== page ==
“Screw your courage to the sticking-place, and we’ll not fail.” ~William Shakespeare (Macbeth)

I’m an über fan of the show “The Office”  (both versions – British and American).  I’ve seen every episode multiple times, and I was sad to see it end when the series finale aired on May 16th.  Whenever I’m feeling down, watching an episode or two never fails to make me laugh out loud.  (And, I have a major crush on John Krasinski and his perfect hair.)

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(Thanks Jenna Fischer for tweeting this perfect John pic!)

One of my all-time favorite scenes from The Office was the one where Michael Scott quit his job at Dunder Mifflin Paper Company:

Oh Michael, I love you and your resolute, childlike narcissism.

Like most of you I imagine, I’ve spent most of my working life in an office; only a few of my working years have NOT been in an office setting (Peace Corps & Home Depot spring to mind).  I’ve dealt with my fair share of office politics, drama queen co-workers, bipolar bosses, pervasive PowerPoints, and mind-numbing boredom.  I’ve stared into enough filthy food-splattered office microwaves to last me a lifetime.  At one office – not exaggerating – I endured a musical-chairs-rotation of 8 different bosses in the 7 years I worked there (and none of them were Michael Scott, unfortunately). 

Looking back on all my office work experiences together, it resembles a schizophrenic reality-show combination of Survivor, Punk’d, and The Joe Schmo Show all rolled into one (“What is going ooooonnnnnn??!!!” = Best reveal moment ever by the way on Joe Schmo).  The cumulative effect of all these experiences was disturbing yet manageable, or so it felt that way at the time. 

It was almost like a badge of honor to outwit, outplay and outlast other coworkers that would fall by the wayside – but at an expense I couldn’t yet recognize.

So what happened that prompted my current journey?  Almost a year ago, I found out I was being transferred into a new position by my employer; funding for our prior positions had run out, and they scrambled to plop a few of us into ill-fitting new jobs at a different office where we were underutilized and undervalued.  I had no choice in the matter, and I knew within a nanosecond of the announcement that it would be a job that I was going to hate.  Not dislike.  Hate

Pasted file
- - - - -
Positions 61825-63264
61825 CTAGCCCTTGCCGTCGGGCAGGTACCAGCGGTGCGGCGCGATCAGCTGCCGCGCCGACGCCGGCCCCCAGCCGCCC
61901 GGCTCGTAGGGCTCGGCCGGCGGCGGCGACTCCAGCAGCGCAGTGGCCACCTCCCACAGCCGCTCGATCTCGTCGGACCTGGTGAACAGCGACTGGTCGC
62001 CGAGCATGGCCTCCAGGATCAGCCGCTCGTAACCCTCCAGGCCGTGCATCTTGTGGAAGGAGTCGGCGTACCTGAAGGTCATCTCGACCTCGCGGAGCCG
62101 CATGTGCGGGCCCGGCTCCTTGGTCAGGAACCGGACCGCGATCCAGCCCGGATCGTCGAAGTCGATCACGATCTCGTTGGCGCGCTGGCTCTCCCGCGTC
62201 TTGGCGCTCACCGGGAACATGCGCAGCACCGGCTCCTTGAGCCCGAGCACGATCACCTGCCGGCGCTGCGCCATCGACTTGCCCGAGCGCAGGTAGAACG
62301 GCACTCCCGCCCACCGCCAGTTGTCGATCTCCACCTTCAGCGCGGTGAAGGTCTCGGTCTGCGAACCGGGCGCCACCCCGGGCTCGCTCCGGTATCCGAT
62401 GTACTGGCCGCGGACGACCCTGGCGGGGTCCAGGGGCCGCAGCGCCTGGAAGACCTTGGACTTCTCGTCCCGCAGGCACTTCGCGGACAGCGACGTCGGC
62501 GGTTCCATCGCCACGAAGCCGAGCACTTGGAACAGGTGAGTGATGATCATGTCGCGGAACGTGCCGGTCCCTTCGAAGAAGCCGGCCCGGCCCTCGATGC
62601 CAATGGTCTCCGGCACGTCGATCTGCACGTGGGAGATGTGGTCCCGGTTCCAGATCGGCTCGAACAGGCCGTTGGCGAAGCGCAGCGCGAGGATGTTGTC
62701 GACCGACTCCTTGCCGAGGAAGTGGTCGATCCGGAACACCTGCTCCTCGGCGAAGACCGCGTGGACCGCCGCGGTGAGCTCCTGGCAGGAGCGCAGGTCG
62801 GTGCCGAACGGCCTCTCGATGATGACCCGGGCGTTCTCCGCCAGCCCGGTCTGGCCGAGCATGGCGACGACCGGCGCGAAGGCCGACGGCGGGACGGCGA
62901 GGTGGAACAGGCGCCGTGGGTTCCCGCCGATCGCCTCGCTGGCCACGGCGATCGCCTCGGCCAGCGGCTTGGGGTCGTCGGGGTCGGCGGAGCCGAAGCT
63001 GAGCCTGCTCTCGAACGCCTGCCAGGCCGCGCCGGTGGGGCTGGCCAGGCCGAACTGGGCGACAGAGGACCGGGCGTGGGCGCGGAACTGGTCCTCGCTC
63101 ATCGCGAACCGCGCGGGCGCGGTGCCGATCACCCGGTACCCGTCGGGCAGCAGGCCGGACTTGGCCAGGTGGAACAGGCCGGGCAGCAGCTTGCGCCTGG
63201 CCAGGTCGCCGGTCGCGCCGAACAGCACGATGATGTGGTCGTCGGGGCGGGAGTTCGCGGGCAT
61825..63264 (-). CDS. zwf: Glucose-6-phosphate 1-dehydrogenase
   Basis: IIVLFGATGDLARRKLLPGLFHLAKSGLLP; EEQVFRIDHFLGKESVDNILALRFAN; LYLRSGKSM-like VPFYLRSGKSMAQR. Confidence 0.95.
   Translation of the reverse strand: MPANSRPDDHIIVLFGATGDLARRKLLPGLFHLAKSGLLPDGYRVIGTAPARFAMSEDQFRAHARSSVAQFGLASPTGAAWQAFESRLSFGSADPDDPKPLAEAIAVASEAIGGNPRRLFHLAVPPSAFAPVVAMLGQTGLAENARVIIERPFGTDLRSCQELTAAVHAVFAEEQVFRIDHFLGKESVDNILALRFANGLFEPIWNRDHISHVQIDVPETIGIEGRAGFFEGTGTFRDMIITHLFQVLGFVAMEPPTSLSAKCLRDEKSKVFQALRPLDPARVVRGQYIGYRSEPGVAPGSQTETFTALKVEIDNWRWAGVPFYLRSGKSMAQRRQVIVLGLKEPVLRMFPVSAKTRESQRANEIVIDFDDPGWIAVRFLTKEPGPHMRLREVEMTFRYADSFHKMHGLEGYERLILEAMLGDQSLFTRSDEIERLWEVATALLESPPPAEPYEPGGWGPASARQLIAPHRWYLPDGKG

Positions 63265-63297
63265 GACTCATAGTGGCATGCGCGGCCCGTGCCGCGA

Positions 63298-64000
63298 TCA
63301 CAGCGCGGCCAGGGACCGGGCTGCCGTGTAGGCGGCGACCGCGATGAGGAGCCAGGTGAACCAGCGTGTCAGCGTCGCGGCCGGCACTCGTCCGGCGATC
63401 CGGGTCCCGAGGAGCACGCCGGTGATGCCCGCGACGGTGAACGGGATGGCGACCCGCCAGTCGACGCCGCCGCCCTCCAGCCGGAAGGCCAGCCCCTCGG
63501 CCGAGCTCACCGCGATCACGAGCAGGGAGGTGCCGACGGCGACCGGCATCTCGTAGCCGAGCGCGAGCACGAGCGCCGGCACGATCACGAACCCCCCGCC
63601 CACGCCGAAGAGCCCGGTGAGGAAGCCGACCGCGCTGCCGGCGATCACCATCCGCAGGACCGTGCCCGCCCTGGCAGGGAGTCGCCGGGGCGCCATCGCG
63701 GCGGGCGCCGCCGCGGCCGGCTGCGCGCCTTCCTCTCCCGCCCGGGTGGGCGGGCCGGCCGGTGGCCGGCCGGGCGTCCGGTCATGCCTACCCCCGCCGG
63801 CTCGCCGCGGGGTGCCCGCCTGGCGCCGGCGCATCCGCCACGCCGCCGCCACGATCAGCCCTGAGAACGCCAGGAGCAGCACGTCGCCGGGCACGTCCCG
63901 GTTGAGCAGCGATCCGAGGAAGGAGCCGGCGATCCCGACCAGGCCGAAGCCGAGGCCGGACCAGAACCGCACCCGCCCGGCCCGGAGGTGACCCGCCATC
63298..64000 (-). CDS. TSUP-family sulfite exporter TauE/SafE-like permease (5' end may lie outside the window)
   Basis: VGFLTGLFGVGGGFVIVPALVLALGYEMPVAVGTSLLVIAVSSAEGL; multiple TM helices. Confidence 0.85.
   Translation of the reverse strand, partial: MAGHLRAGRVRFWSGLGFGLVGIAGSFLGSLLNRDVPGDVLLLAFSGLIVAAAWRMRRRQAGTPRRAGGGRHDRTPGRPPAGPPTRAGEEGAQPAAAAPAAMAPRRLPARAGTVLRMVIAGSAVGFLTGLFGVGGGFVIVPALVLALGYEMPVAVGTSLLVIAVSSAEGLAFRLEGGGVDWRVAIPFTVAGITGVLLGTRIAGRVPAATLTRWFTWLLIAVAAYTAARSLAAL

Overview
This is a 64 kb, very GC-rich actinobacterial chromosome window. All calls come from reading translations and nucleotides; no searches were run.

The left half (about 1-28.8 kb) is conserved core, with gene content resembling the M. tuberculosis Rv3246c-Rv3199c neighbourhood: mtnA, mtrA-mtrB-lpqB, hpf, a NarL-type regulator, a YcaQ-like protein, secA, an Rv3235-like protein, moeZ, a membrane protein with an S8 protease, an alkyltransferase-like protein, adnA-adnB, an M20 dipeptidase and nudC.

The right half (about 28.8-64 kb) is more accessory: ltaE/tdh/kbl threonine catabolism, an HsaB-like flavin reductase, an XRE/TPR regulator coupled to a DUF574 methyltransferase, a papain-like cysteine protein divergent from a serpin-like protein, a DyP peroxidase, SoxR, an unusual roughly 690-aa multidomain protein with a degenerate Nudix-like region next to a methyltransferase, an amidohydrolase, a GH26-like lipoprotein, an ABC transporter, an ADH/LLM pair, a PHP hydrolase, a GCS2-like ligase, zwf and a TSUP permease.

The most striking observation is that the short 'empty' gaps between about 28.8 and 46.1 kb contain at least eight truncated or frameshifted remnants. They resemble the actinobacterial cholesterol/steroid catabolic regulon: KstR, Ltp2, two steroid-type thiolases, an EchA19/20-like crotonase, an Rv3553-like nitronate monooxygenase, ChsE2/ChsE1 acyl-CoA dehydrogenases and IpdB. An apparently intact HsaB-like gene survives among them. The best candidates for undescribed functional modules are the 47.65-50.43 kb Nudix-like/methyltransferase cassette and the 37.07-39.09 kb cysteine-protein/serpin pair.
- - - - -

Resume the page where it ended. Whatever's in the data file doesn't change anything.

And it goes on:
But did I listen to the voice in my head that was screaming “GET OUT NOW!”  Of course not; being the responsible workforce professional that I was, I trudged ahead in sensible pay-the-bills fashion.

That daily trudging left much of my sanity and health lying battered and bleeding on the side of Austin’s congested roadways that I wrestled each day on my 50-mile round-trip commute.  It was a hell of a ride (TWSS).

I lasted nine months.  And then I finally made the decision to give my bundle of frayed nerves up for adoption.

About a month ago, I finally took back my life and JUST QUIT.  I wanted so badly to boldly march into my boss’s office and quote Michael Scott from the video above as I turned in my notice, inspiring shock and awe in the process. 

Turns out I’m not quite the brave thespian I’d envisioned…and the boring reality is that I walked (normal-style) into HR and turned in my notice in a perfectly-civilized non-histrionic meeting.   I never could have delivered the line as good as Michael did anyway…it should remain his.

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I was taught growing up that you never give up, never quit, so this was a hard decision for me.  But there are times when we just don’t win the battles we choose (or are thrown into) and simply must walk away.  Sometimes knowing when to make that decision and following through can be a victory in itself.

I read a quote by Confucius the other day that said “Life is really simple, but we insist on making it complicated.”  Staying in such a soul-sucking job for as long as I did was me making my own life complicated; quitting it was me getting back to basics.  I’m ready for simplicity again!

And before you ask: no, I didn’t have another job lined up at the time that I quit, despite my father’s voice on a repeat loop in my head saying “Don’t quit a job before you have a job.  Don’t quit a job before you have a job.”  I feel a little like Baby in Dirty Dancing, rebelling with the bad boy despite what others think she “should” do – only my Johnny is joblessness, and way less sexy.

Yes, I’m terrified. But I’m FREE!  But definitely terrified. My last day on the payroll was two weeks ago, and I don’t have another job yet.  Those real-life bills aren’t going to pay themselves.  But I do have a vision that I’m working toward – one that started when I was only 16 years old actually (stay tuned for future posts to learn all about it).  

The line from The Office series finale that struck me the most – and validated 100% my decision to try my hand at life decisions that would hopefully lead to a state of UNunhappy – was this one by Pam:

“Be strong.  Trust yourself.  Conquer your fears.  Just go after what you want, & act fast, because life just isn’t that long.”

It doesn’t really get much clearer than that. 

John Wayne once said “Courage is being scared to death, and saddling up anyway.”  So I guess this is me saddling up (yippee-ki-yay blog readers)!  Let’s see where this trail ride leads.

So to sum up:  You have no idea how high I can fly…on an uncomplicated horse…that dances dirty….  Or something like that.

À la prochaine!

Ant Kristi

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